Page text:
Nothing spectacular here but it is a solid action film nonetheless. Chris Pine continues to prove that he can carry an action vehicle and Kevin Costner is continuing to age gracefully as the mentor in action films. Branagh makes a decent villian too in this character origin story that was originally The Hunt for Red October, a far superior film.
The action was fast-paced and thrilling enough, with lots of gunfights, car chases, and explosions - which is exactly why you turned it on. Pine is enjoyable enough, Branagh seems to be having fun, Knightley is always charming, but otherwise the script is weak and the production is adequate but nothing terribly exciting. Nothing you haven't seen before.
I'll watch Chris Pine fight people all day. Alas, the message here is the disturbing pro-CIA propaganda that Hollywood loves to pump out, making this film nothing more than the sum of its action sequences.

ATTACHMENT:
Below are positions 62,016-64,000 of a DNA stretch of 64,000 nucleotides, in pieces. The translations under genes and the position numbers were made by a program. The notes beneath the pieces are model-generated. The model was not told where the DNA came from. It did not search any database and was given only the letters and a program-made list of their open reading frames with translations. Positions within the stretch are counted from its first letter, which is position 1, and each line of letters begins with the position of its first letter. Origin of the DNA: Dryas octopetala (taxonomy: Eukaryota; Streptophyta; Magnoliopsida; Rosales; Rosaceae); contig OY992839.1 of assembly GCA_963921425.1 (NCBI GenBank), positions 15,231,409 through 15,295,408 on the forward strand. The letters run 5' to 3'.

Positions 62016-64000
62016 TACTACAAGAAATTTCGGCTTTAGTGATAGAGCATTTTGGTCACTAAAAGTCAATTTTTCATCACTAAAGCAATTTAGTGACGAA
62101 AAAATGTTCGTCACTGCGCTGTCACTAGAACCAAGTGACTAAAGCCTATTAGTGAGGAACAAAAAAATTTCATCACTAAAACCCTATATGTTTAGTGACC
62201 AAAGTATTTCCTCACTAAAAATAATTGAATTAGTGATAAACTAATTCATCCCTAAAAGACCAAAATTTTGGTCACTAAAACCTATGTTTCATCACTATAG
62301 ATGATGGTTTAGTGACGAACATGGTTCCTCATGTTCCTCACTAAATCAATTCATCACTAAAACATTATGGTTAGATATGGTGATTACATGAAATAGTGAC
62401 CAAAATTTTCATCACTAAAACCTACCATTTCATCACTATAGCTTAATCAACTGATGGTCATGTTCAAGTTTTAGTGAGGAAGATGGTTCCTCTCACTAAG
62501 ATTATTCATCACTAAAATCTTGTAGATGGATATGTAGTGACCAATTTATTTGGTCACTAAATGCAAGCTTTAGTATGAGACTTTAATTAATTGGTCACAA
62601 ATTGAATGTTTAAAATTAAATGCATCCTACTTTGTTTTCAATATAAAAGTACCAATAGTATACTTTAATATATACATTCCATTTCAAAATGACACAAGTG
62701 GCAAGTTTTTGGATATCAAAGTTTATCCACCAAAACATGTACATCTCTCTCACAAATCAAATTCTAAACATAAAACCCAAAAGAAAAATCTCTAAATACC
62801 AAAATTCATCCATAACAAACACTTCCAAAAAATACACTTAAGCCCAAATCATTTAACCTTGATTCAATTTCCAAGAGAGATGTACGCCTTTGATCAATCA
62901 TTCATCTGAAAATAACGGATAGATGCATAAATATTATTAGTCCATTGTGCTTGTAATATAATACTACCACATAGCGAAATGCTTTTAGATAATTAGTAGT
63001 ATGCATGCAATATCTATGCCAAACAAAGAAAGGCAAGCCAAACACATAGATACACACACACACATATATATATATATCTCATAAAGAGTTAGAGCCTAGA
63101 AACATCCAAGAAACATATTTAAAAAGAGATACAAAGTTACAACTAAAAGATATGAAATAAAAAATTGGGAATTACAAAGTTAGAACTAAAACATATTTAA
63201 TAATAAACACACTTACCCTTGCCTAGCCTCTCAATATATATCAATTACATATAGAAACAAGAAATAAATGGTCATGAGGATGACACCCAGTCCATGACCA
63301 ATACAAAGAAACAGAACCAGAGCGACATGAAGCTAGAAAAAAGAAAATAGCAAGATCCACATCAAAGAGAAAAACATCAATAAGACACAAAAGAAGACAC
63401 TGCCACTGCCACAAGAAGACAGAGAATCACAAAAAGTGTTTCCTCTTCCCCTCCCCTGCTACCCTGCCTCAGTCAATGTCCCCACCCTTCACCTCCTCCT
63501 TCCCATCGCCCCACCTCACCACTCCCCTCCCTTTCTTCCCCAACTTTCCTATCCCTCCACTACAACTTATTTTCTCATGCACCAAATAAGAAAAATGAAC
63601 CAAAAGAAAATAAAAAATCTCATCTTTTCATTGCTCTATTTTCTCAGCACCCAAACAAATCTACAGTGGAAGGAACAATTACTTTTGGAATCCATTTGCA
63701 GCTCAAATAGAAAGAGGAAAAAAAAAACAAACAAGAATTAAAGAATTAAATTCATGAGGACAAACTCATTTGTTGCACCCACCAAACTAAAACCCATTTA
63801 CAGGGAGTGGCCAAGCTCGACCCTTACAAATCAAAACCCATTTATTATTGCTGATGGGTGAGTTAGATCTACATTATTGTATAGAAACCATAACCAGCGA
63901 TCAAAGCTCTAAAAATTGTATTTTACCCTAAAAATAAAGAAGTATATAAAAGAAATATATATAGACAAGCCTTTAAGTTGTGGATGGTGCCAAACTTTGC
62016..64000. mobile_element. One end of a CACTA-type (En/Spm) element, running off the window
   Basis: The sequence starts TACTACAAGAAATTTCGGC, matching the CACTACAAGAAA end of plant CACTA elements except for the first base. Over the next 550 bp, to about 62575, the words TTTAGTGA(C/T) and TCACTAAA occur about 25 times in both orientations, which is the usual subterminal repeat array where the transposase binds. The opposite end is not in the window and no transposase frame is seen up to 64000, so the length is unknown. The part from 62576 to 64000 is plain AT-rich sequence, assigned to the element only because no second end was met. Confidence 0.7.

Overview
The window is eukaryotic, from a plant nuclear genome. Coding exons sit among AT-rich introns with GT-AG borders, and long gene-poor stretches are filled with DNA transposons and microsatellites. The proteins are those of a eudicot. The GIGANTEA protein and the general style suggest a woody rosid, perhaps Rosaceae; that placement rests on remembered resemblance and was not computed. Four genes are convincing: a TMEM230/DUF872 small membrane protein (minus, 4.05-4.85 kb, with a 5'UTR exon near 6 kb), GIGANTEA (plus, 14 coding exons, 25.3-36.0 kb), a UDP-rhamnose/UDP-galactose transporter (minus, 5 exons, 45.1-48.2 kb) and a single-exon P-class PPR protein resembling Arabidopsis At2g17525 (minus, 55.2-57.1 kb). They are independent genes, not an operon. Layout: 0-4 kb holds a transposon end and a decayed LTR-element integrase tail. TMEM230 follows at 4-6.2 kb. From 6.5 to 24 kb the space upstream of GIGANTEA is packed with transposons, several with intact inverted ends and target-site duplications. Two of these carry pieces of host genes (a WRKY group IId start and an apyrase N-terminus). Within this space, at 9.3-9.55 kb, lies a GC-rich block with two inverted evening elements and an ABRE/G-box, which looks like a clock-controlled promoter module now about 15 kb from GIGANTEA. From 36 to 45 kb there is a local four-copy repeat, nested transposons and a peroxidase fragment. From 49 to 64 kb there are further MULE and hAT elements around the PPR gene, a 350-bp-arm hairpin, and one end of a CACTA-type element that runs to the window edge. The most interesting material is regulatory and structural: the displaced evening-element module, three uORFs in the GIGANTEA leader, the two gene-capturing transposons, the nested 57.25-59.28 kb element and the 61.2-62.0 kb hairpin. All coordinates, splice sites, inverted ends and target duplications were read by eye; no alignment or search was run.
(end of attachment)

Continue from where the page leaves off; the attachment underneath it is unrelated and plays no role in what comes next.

Reboot that tries to hard being intelligent, but we are fed up with another introduction to this character now. Just tell the spy plot instead. Sadly Branagh seem to be a better director than actor these days as his villainous role is nothing short of terrible and the annoying "we have to give Keira Knightley a bigger role by kidnapping her" subplot is predictable. Ends up as acceptable, wasted opportunity.
For a Jack Ryan movie, unfortunately everything happened exactly how you thought it would happen -- stale and formulaic. As an attempted rebirth of a cold war style action movie, perhaps we could have had a little less phones and laptops...
Ridiculous how jingoistic this movie is--a film that comes out in 2014, after the stockmarket crash is about how to save Wall Street from being blown up, when in reality, they are some of the biggest criminals out there. (Also a stupid coda of "and then he got to meet the president, well I'll be!")
Fleet and diverting, as far as these things go. Gets increasingly silly in the third act, but Branagh (the director) exhibits an economy that glides over the retardedness with aplomb (much like he did with "Thor.") He even manages to trim some fat off the obligatory love interest subplot, using every scene with Knightley to push the plot forward in some way (though arguably its perfunctoriness renders it even more...